The last part of Eloise Gibson's series talking to climate experts about what they don't know, what they wish they knew and how they can find out more.
Scientists are chipping away at a glitch in the climate records, hoping to explain why tree-rings that track temperature changes successfully until the 1950s suddenly veer off.
Researchers believe global warming or other man-made changes may be to blame for an unexplained slowdown in growth of some of the ancient trees used to track temperatures back more than 1000 years.
Although tree-rings records appear to be a good measure of temperature changes most of the time, nobody knows why the usual techniques used with them fail from the 1960s.
The divergence between tree-rings and real, thermometer measurements in the past 50 years has been used to attack temperature reconstructions used by the International Panel on Climate Change and others - particularly since emails from the University of East Anglia's climatic research unit revealed unit head Phil Jones discussing "hiding the decline" in tree-ring temperatures.
It turned out the email referred to a common technique of replacing tree-ring records with direct thermometer measurements from 1961, when tree-rings show temperature declining while real measurements from thermometers do not.
But although researchers of ancient climate have several theories, so far no single theory can explain why some Northern Hemisphere trees behaved differently in the past few decades.
Dr Andy Reisinger, a climate researcher at Victoria University who has followed the progress of proxy temperature reconstructions, said it could be that a lack of rain in recent decades had stunted tree growth in some high-altitude spots - or that when temperatures reached a certain point, trees began to react differently.
Whatever the cause, "the relationships [between tree-rings and temperature] that we've developed for the last 500-100 years may not apply in the last 50," he said.
So far, Dr Reisinger said tree-ring records from the Southern Hemisphere were limited.
"Tree-rings always only tell you something about a specific location and therefore tree-rings are always selective," he said.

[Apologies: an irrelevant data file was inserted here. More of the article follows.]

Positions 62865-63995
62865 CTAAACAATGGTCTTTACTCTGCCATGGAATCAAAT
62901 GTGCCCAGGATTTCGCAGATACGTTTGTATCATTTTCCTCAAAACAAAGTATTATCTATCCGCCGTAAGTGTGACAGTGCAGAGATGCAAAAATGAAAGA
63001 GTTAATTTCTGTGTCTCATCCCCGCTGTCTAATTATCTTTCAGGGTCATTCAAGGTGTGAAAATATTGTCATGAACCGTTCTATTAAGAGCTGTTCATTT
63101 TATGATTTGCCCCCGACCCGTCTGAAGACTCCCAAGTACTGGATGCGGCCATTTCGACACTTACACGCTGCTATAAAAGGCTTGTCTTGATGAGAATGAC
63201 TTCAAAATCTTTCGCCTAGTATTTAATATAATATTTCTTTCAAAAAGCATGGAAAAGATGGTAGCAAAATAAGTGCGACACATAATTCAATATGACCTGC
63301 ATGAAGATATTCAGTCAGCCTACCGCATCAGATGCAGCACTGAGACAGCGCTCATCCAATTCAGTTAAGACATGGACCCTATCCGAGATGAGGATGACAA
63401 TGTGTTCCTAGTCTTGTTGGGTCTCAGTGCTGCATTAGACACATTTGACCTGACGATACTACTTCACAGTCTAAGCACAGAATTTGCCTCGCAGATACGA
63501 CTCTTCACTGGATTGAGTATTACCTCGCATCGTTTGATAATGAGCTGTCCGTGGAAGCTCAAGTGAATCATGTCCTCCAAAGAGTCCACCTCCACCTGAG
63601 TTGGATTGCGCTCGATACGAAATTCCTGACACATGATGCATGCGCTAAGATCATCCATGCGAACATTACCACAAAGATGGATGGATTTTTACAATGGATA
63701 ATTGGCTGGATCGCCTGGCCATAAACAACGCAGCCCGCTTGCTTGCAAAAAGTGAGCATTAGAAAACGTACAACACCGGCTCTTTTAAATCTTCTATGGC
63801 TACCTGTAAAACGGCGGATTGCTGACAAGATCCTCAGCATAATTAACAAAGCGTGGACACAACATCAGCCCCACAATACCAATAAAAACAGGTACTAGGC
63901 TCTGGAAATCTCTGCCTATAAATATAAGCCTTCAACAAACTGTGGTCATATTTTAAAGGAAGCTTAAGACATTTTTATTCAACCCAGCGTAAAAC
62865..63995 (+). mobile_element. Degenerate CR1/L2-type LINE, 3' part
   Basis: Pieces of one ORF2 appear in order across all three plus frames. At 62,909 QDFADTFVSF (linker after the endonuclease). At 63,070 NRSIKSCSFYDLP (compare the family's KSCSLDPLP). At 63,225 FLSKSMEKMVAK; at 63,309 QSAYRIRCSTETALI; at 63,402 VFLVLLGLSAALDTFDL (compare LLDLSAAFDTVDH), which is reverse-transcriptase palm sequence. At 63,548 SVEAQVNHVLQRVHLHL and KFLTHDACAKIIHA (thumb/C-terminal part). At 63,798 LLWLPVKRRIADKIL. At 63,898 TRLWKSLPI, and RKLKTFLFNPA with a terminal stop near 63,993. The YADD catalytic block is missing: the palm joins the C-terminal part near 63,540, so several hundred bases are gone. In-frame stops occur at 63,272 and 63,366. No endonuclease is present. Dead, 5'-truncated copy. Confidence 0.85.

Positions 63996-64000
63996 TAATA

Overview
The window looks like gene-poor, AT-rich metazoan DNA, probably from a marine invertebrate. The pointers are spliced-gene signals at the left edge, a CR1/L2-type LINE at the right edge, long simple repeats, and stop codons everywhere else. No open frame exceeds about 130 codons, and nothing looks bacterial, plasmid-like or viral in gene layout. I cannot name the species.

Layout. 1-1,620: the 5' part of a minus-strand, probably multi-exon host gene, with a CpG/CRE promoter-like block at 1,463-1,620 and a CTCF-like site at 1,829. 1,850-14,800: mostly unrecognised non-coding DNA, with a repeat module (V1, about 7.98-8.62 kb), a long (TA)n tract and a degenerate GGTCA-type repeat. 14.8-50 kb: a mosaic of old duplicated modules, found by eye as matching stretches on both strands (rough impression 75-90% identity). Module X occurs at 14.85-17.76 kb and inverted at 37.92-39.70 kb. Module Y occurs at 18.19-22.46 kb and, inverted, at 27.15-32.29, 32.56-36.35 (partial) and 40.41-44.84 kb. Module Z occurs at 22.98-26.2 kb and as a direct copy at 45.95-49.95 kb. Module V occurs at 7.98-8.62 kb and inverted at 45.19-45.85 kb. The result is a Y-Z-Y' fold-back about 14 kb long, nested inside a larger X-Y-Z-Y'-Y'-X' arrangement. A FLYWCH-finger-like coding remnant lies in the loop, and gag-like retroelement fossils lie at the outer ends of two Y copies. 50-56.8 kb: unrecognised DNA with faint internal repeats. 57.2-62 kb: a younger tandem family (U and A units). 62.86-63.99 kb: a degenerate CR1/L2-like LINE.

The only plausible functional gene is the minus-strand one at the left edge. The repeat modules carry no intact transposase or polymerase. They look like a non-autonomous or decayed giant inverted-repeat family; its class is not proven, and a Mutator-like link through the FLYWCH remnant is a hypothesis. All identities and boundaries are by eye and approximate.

Tree-ring records study the width of tree-rings - the wider the ring, the more the tree grew that year.
Generally trees grow more in warmer years.
Tree-ring records are often combined with other ancient reconstructions to form a "hockey stick" pattern, which shows late 20th century temperatures rising sharply from the long-term average.
Those reconstructions helped the IPCC conclude that the last 50 years of the 20th century were probably the warmest in the Northern Hemisphere in more than 1000 years.
Dr Reisinger said that for most of the record tree rings match other physical evidence from ice cores, sediment records, stalagmite and coral fairly closely.
There is no way of confirming the picture with real thermometer temperatures until 1850, although tree-rings are fairly accurate for most of the period when thermometers overlap.
Meanwhile, New Zealand researchers at Auckland University and the National Institute of Water and Atmospheric Research, including tree-ring specialist Andrew Lorrey, may be able to add to the picture by building a long-term climate record from Kauri stumps many thousands of years old.
Massive kauri trees found buried in Northland bogs have yielded some of the world's oldest tree-ring records - some about 30,000 to 60,000 years old.
Some kauri rings are already being used to build a partial record of droughts.